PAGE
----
I’ve long held that Robert Heinlein once gave this sage advice to aspiring authors: “Your first million words don’t count.” My wife recently repeated this to a third party, but insisted that it was originally spoken by Ray Bradbury. In an effort to clear things up, I went online to discover the truth. Seems that Bradbury was the correct answer. As was Heinlein. I could find no authoritative source to provide an attribution. Any ideas?
I have a hard time seeing how it could be Heinlein, considering that he sold his first story the first place it was submitted to. Very much the exception, of course, but still, I can’t see him giving advice whose opposite worked out so well for him.
Looks like it was Bradbury, from Googling, but I can’t find a source.
ETA: Might also be Jerry Pournelle. Again, no source. Random site with it.
Except that’s not true. Yes, “Life-Line” sold first time out, but he had already submitted For Us the Living unsuccessfully to everybody but the University of Pitcairn Island Press, and had a number of other non-sales in his early years.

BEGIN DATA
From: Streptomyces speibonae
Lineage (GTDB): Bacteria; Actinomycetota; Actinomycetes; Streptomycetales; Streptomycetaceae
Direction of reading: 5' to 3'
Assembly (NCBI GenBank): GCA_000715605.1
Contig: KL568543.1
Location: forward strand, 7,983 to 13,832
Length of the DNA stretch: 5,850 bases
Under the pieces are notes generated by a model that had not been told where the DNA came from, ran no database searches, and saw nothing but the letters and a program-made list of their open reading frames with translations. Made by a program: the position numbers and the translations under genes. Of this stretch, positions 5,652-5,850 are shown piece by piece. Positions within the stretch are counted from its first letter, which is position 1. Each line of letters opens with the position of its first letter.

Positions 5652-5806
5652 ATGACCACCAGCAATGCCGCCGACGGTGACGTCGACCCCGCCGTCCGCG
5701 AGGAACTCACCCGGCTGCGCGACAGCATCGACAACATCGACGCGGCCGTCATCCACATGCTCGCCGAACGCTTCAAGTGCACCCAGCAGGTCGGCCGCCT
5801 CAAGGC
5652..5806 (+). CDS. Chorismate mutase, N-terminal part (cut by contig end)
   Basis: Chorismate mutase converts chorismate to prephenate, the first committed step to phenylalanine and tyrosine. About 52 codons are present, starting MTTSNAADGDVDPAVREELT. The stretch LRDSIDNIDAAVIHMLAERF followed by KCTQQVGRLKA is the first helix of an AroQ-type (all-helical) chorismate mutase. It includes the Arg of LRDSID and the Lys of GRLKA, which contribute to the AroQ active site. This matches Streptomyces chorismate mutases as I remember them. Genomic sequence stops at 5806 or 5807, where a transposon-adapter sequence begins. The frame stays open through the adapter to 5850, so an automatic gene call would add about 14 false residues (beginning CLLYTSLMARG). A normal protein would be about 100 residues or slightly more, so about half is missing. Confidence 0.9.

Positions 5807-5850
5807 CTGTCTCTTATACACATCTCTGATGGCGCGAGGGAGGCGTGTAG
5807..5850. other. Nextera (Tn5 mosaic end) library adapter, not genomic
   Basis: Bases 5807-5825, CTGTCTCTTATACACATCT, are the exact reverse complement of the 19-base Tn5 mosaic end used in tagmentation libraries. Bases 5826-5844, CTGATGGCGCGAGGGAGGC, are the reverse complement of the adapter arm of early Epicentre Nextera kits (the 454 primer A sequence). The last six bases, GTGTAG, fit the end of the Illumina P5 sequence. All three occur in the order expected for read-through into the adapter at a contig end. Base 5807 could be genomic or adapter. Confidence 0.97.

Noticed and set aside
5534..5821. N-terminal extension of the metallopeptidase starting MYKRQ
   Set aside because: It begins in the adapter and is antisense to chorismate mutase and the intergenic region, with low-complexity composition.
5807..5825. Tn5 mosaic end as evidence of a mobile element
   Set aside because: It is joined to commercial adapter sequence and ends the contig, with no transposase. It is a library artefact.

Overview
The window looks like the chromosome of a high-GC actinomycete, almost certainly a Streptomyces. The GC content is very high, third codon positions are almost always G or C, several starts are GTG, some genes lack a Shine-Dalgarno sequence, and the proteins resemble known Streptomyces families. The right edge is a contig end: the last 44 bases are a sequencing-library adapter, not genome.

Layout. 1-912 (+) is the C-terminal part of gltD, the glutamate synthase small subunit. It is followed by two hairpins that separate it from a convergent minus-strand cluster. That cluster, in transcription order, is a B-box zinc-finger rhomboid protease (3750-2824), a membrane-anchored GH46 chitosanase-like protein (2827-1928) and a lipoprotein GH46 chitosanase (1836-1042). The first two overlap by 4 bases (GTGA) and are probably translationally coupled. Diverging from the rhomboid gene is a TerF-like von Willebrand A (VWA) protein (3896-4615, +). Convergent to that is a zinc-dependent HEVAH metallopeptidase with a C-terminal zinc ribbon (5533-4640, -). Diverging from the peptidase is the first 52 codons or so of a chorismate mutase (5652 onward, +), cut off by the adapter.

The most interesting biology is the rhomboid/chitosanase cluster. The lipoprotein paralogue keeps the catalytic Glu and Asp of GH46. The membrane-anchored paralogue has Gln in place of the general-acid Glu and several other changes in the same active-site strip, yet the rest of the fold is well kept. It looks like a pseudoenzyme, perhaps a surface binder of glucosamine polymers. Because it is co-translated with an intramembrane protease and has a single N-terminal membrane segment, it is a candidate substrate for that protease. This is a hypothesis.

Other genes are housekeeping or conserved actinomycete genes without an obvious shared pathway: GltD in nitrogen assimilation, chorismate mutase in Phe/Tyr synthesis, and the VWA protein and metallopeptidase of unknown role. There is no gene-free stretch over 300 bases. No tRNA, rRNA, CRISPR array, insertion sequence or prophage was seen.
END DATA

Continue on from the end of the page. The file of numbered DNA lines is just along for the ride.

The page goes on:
I believe it was Pournelle, but I can only remember reading it in one of his Chaos Manor columns in Byte magazine. I don’t remember if he was quoting someone else, or whether it was originally his. This half-quotation, which I can find in several places on the internet, seems to suggest it was his, but I don’t quite remember how it ended:
Ray Bradbury used to say this at speaking engagements in 1973. I was there, so my post is my cite.
Could he have been quoting someone else?
If he was, it was without attribution. I just wanted to add 1973 as a datapoint; if someone else finds an earlier cite, I suppose Bradbury could have heard it somewhere.
Hmm. Elmore Leonard notes a similar quote, which he attributes to John D. MacDonald here:
“John D. McDonald said that you had to write a million words before you really knew what you were doing.”